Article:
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In passing

Sun., March 6, 2005

R. Gregory Stevens, GOP adviser, 42

Beverly Hills, Calif. Republican media adviser R. Gregory Stevens, recently co-chairman of the Bush/Cheney Entertainment Task Force, died in a guest room at the home of longtime friend and actress Carrie Fisher. He was 42.

Stevens was found dead by Fisher Feb. 26, officials said.

Stevens, an associate with the Washington lobbying group Barbour Griffith & Rogers, specialized in foreign campaign consulting and advised candidates in 24 international elections, according to his biography on the Barbour Griffith & Rogers Web site.

During President Bush’s re-election run last year, Stevens managed the campaign’s relationships with entertainment industry leaders and film, television and music celebrities.

He served as director of Entertainment Outreach for the 2001 Presidential Inaugural Committee.

Rev. Walter Halloran, exorcism participant

Wauwatosa, Wis. The Rev. Walter Halloran, who took part in an exorcism that spawned the book and movie “The Exorcist,” died Tuesday night at a Jesuit retirement home, officials there said. He was 83.

He was the last living Jesuit who assisted in the 1949 exorcism at a psychiatric unit in St. Louis.

Halloran was a 27-year-old Jesuit scholastic at Saint Louis University when a priest called him to the psychiatric wing at Alexian Brothers Hospital.

The Rev. William S. Bowdern was trying to help a 14-year-old boy who he believed was possessed by a demon, and he needed a strong man to help control the boy. A third Jesuit, the Rev. William Van Roo, also was there.

A three-paragraph news account of the incident inspired William Peter Blatty to write his 1971 best seller, “The Exorcist,” which led to the movie a few years later. Blatty’s story featured a 12-year-old girl.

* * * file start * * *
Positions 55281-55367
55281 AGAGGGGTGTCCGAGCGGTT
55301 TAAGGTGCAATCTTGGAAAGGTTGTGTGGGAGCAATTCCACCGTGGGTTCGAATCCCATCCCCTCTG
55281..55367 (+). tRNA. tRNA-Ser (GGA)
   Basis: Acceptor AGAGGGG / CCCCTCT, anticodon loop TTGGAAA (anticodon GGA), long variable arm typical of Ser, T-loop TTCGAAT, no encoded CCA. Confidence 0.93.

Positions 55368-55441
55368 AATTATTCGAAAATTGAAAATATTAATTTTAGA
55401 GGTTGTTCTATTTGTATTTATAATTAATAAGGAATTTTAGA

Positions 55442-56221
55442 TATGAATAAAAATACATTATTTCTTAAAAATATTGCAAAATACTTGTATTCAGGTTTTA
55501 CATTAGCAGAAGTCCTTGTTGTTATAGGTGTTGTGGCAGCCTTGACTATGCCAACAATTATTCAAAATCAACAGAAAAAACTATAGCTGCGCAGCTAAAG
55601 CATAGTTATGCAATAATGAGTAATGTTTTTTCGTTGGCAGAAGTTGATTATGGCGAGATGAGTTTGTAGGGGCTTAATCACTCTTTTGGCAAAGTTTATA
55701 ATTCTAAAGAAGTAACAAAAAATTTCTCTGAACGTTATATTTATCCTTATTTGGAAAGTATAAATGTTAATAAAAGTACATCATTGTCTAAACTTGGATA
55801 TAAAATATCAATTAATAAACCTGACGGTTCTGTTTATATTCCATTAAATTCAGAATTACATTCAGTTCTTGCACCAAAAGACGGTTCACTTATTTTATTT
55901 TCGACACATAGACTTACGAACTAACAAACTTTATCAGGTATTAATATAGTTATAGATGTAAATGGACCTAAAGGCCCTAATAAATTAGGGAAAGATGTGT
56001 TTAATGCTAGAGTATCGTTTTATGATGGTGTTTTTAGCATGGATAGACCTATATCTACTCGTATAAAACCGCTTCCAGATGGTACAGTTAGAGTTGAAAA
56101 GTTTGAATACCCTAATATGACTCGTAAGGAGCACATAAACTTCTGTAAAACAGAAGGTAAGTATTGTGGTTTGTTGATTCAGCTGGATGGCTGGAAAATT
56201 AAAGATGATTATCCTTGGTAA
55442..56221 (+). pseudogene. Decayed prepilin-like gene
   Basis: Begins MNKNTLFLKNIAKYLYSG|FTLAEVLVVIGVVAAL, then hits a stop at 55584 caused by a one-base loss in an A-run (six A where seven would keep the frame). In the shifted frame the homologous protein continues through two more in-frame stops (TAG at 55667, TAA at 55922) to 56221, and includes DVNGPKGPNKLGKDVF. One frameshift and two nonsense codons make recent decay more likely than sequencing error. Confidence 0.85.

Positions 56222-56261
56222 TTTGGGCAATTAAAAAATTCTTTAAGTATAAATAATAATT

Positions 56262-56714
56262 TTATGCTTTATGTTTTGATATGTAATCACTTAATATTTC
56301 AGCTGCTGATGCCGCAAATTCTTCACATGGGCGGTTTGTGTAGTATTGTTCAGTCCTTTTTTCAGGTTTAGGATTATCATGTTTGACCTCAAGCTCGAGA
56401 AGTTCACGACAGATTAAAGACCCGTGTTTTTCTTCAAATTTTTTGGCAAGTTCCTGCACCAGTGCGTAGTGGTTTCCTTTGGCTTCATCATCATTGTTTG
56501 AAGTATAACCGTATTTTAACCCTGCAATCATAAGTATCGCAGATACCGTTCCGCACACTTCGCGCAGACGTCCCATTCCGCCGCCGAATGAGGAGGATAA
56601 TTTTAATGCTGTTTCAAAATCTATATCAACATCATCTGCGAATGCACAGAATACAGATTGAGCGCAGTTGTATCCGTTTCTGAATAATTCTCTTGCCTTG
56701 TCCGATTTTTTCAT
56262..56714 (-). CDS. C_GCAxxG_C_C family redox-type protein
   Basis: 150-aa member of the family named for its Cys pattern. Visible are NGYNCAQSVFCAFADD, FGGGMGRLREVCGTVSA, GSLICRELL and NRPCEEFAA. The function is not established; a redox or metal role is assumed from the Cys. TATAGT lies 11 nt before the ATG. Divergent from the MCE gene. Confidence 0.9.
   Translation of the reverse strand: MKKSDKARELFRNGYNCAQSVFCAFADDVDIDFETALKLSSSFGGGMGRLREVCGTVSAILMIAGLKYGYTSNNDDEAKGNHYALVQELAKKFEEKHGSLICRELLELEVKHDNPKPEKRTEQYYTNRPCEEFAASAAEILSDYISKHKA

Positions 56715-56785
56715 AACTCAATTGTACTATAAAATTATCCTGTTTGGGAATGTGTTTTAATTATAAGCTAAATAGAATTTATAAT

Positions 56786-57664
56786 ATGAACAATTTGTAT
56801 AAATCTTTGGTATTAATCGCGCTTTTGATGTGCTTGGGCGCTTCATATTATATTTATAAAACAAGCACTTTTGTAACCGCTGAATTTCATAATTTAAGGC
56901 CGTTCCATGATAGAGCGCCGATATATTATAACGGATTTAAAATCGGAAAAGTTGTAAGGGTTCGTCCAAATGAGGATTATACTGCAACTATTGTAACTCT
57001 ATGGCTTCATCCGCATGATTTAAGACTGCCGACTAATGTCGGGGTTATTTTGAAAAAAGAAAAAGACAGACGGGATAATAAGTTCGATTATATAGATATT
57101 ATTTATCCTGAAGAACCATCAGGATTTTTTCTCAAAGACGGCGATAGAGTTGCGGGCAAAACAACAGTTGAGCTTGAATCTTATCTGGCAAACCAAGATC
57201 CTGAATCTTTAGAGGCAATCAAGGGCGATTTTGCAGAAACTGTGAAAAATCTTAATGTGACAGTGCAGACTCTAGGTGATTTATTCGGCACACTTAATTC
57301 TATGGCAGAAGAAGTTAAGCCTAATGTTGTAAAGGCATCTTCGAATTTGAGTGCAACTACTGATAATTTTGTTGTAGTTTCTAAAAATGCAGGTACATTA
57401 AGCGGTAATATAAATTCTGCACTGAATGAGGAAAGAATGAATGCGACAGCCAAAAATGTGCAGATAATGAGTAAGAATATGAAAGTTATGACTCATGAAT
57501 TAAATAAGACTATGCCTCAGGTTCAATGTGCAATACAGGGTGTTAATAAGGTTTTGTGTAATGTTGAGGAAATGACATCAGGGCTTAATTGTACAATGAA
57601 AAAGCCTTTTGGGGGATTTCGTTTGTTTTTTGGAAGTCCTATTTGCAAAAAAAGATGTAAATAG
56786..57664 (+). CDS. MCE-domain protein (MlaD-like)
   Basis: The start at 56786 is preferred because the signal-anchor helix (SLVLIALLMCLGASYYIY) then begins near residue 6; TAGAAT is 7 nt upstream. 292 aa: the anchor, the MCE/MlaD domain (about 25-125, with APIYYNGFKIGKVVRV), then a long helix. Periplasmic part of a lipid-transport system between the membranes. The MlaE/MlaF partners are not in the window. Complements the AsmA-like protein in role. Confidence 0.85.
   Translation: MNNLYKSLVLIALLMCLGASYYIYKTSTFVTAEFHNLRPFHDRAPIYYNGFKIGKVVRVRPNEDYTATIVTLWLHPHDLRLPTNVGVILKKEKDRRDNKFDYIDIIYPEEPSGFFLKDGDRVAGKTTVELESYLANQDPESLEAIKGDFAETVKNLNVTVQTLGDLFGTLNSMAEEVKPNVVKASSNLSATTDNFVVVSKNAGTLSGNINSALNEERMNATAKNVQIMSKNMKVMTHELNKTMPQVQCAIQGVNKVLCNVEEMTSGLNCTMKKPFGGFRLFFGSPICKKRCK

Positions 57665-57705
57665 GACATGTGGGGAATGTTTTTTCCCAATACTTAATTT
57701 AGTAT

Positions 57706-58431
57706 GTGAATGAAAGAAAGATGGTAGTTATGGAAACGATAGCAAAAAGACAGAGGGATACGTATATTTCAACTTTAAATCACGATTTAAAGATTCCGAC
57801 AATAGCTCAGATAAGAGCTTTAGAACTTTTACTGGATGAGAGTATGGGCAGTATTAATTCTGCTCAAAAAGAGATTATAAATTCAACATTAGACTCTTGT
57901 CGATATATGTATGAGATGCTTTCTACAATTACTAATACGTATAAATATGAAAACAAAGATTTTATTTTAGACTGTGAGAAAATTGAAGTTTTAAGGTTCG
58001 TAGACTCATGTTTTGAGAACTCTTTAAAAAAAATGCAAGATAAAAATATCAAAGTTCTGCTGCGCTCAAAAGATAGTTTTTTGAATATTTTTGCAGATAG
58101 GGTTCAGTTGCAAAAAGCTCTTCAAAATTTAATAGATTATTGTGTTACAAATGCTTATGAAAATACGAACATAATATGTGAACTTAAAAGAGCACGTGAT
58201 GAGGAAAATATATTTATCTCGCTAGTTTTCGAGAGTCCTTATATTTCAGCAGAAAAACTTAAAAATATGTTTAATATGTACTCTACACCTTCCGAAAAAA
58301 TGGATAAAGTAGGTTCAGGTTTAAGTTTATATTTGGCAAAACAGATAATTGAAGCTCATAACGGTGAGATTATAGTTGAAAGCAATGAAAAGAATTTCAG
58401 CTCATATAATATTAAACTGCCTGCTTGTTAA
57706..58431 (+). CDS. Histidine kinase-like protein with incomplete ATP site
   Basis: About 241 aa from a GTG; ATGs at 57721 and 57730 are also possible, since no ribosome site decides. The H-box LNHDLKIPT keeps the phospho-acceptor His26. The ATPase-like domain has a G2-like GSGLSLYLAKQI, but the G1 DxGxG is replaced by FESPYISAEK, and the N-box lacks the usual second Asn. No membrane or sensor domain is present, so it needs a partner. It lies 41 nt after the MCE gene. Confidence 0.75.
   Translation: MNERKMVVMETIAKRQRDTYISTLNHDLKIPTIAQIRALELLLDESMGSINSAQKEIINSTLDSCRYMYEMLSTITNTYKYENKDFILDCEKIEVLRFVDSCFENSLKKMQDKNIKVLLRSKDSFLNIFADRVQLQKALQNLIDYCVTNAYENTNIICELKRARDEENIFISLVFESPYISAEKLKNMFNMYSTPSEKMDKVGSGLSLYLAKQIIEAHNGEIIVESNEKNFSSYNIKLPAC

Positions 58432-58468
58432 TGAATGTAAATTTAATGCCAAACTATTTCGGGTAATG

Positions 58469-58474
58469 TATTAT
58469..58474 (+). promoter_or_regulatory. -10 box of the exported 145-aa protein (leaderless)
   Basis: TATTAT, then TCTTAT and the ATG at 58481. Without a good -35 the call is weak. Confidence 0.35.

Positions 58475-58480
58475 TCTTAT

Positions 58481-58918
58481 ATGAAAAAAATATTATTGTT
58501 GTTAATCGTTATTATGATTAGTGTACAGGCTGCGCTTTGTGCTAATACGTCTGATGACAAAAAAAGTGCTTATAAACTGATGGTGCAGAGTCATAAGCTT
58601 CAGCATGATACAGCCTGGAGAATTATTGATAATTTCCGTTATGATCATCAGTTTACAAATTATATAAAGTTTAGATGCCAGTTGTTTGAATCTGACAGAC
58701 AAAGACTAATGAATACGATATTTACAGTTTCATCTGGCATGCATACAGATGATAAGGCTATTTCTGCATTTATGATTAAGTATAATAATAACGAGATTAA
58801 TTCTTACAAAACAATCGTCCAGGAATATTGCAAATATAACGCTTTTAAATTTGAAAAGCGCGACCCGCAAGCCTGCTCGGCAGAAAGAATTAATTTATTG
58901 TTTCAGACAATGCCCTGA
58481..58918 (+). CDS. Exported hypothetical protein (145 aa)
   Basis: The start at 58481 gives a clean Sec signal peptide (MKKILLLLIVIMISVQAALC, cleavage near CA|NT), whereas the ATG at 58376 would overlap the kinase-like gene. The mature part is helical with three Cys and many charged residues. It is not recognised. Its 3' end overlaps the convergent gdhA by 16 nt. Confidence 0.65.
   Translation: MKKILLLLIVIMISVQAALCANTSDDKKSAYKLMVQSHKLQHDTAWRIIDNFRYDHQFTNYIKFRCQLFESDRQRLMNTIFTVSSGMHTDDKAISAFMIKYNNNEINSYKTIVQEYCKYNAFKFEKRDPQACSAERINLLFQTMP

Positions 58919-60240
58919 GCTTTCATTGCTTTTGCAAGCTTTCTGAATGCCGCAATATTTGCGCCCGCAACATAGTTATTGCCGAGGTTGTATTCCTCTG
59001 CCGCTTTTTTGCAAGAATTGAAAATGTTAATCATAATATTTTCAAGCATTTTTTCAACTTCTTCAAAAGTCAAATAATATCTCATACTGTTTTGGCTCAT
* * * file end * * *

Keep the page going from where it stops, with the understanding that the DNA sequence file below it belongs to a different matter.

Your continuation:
Halloran earned two Bronze Stars for serving as a paratrooper chaplain during the Vietnam War, the oldest airborne chaplain at the time at 48. Halloran would later teach at Saint Louis University and was named its director of national alumni relations in 1972.

U.S. District Judge Robert Renner, 81

Roseville, Minn. U.S. District Judge Robert Renner, who presided over the trial of a lawsuit over a birth-control device and also had a career as a U.S. attorney and state legislator, died Tuesday after suffering a heart attack, his wife said. He was 81.

Renner served in the Minnesota House from 1957 to 1969. He chaired the Government Operations Committee and co-sponsored a bill creating the state’s public-defender system.

Renner was appointed by President Nixon in 1969 to be U.S. attorney for Minnesota.

Renner later became a U.S. magistrate, an official who helps with the work of federal court, and in 1980 was named a federal judge by President Carter.

In 1988, Renner presided over the case of a Minnesota woman who claimed using a Copper-7 intrauterine device made by G.D. Searle & Co. caused her infertility. A jury awarded the woman more than $8 million.

Searchers drummer Chris Curtis, 63

London Chris Curtis, drummer with the British band The Searchers that briefly rivaled The Beatles in the 1960s, died Monday. He was 63.

Band members said Curtis, whose real name was Christopher Crummey, was found dead at his home in Liverpool after a long illness. The exact cause of death was not disclosed.

Formed in the same rough-and-ready Liverpool club scene as The Beatles and named after a Western by John Ford, The Searchers briefly rivaled the Fab Four for popularity. After The Beatles’ success made Liverpool acts a hot property, The Searchers were signed by Pye Records.

The band scored international hits with “Needles and Pins,” “Sugar and Spice” and “Don’t Throw Your Love Away.” Curtis played drums and contributed to the band’s distinctive vocal harmonies.

Curtis left The Searchers in 1966, but the band carried on, with several lineup changes. In recent years, members engaged in acrimonious legal battles over the right to the group’s name.

Curtis later joined Roundabout, which evolved, after his departure, into hard rock behemoth Deep Purple.

Curtis eventually worked as a civil servant until poor health forced him to retire.


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